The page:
Many artists dream about painting in Italy. Now, as retiring baby-boomers are increasingly taking up “brush and pallet knife,” more than ever, painting in Italy is the “thing.” Every day, a new “Artist’s” tour of Italy crops up in travel sections of the newspaper and on the Internet. But there still remains a majority of artists who prefer to “go it alone.” They are independent in their artistic styles, and prefer to be independent regarding their travels in Italy . This blog intends to target these free spirited artists who still need guidance to the best places to paint, especially those idyllic gems that are little known and less traveled. Certainly, independent travelers who are not artists will also benefit from this blog.

With a few exceptions, this blog is not a guide to restaurants, lodging, rental cars, or shopping, (except for art supplies.)

Sprinkled among the posts are: my paintings, and a few Italian proverbs and poems written by notable Italian authors for whom I work as a translator.

Please visit my website to view my original art:


Giclee prints of my paintings, ranging from greeting size to poster size, can be purchased at:


Saturday, January 9, 2010


If Rome’s energy begins to overwhelm you, but you still have an extensive list of “must see/paint” locations to visit, don’t despair, or worst -- toss in the towel. Take a break and head for the hills.
In this case, I’m talking about the Alban Hills where the enchanting landscape is varied, with cascading vineyards and olive groves. The region is called Castelli Romani (Roman Castles), because castles that originally belonged to popes and Roman patrician families are scattered across the slopes of the Alban Hills.
You can begin in Frascati, which is only about 13 miles from the city. Yes, that’s the same Frascati that you see printed on labels of wine at your local liquor store. Certainly, those bottled wines are delicious, but don’t forget, imported wines are required to contain nitrates. If you need a reminder about nitrates: they are those nasty preservatives that keep hotdogs from going all green and gooey for at least 100 years. At Frascati, you can visit a cantina where the wine is served, nitrate-free, direct from the casks. Many Romans drive up on Sundays just to drink the vino. And after all, “when in Rome...”
Don’t get me wrong, I’m not sending you to Frascati so you can spend the day sampling wine, although that can certainly be a part of it. I’m recommending this lovely hill town as an idyllic location to set up and paint.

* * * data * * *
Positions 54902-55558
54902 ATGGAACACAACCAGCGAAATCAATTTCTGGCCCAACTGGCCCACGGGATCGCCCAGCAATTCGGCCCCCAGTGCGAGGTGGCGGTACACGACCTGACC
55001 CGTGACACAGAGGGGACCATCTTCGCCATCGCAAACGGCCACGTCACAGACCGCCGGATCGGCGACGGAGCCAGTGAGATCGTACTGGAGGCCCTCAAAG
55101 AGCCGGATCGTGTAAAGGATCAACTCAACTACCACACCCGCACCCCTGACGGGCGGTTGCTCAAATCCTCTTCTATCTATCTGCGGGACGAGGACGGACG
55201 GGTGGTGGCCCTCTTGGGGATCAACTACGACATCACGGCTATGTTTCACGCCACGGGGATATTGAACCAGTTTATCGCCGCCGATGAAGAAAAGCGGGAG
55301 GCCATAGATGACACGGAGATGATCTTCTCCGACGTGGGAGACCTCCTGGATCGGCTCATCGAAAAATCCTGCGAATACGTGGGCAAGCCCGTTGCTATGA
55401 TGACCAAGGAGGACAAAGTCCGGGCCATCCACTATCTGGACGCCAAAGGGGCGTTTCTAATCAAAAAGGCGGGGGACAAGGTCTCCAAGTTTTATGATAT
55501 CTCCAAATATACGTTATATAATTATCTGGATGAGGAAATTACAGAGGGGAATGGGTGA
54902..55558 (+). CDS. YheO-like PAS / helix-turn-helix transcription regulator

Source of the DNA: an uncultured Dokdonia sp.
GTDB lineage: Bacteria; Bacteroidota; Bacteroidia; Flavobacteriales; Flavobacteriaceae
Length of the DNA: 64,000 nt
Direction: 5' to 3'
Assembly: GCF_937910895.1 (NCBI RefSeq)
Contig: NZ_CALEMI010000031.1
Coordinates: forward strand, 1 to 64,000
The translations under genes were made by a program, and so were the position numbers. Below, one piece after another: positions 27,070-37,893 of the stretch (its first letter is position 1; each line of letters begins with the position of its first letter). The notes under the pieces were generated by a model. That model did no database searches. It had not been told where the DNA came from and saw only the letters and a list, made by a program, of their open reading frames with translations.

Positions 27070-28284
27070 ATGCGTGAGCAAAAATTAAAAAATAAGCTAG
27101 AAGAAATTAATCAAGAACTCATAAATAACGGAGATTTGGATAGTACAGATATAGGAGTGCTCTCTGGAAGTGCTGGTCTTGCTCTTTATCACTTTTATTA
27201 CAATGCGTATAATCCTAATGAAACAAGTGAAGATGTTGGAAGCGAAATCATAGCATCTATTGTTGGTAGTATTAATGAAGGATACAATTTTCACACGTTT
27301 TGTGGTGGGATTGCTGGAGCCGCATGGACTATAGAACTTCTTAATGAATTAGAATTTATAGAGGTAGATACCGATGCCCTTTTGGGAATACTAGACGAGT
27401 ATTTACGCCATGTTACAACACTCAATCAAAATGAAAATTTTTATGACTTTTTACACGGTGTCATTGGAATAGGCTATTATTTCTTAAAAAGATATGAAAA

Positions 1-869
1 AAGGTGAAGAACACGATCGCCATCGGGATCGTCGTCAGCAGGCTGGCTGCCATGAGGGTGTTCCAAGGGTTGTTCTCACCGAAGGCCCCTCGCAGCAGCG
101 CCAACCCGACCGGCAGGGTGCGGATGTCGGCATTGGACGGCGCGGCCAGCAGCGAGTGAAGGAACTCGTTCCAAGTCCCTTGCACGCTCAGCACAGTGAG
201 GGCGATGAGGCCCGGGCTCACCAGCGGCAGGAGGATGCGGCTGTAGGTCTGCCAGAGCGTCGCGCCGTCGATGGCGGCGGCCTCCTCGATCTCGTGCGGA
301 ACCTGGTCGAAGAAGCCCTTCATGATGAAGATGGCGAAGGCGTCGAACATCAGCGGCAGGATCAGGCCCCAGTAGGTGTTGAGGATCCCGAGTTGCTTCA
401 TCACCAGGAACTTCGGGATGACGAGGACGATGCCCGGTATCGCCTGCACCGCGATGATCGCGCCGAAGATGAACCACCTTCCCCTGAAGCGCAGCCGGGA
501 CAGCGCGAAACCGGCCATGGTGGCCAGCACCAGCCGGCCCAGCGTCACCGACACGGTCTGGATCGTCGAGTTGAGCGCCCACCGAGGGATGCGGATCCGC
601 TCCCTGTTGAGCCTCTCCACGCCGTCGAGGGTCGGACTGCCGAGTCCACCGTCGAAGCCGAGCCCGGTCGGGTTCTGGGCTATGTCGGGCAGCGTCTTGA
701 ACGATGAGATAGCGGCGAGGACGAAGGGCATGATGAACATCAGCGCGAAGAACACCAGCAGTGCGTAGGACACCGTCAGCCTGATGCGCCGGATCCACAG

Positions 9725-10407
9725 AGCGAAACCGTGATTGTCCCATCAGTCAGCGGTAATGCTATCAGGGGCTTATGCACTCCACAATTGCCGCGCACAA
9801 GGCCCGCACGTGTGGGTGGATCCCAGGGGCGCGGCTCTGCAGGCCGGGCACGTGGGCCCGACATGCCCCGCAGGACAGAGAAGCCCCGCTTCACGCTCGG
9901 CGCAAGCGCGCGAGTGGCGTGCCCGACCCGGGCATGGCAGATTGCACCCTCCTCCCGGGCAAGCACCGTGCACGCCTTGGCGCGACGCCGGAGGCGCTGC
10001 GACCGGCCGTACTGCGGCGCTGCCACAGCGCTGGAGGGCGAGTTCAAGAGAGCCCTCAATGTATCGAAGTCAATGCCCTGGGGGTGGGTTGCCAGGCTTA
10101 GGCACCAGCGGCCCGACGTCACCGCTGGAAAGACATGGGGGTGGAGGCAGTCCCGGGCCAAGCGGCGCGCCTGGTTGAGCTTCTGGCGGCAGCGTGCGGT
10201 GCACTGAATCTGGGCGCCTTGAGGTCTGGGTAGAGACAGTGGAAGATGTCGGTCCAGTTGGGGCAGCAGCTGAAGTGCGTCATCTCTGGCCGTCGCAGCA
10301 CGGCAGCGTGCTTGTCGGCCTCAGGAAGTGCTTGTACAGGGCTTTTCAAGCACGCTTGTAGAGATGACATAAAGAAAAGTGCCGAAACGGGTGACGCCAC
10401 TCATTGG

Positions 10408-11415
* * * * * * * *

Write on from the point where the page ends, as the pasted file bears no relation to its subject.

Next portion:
In the heart of Frascati, on Via Massala, is the Villa Aldobrandini, whose garden containing grottos, yew hedges, statuary, and splashing fountains is a wonderful place to set up. The gardens are only open in the morning and are free to visit, but you must first obtain a free pass at the Azienda di Soggiorno e Turismo located in the adjacent Piazza Marconi.
My recommendation is to paint at the gardens in the morning and then visit the Cantina Comandini right off Piazza Roma. The Comandini family will take you on a tour of their wine cellar where you can take reference photographs for future paintings. Oh yeah, and you get to taste their golden white wine that is guaranteed to make you swoon. This is not a restaurant, but they sell fresh panini that you can munch on the way to your next destination. If you’re wondering, no, I don’t get a kickback for each glass of wine or sandwich sold; I’m just crazy for their wine and their fresh mozzarella panini.
About 3 miles from Tivoli you’ll come to the ruins of the ancient Latin city of Tusculum. Here you’ll be rewarded with one of Italy’s most panoramic views that extend as far as Rome. There are numerous convenient spots to set up and paint this incredible spectacle: my pick is from the top of the acropolis hill. At some point, drag yourself away from your easel and visit the amphitheater that dates from about 1st century BC. And not to be missed is the famous Tusculanum, (Villa of Cicero).
On you way back to Rome, you may be tempted to stop and indulge in another glass or two of Frascati vino. Be careful. The Polizia Stradale (State Police) are in abundance throughout this region, and driving while intoxicated, even just a little, will get you in more trouble than I have space to write about.

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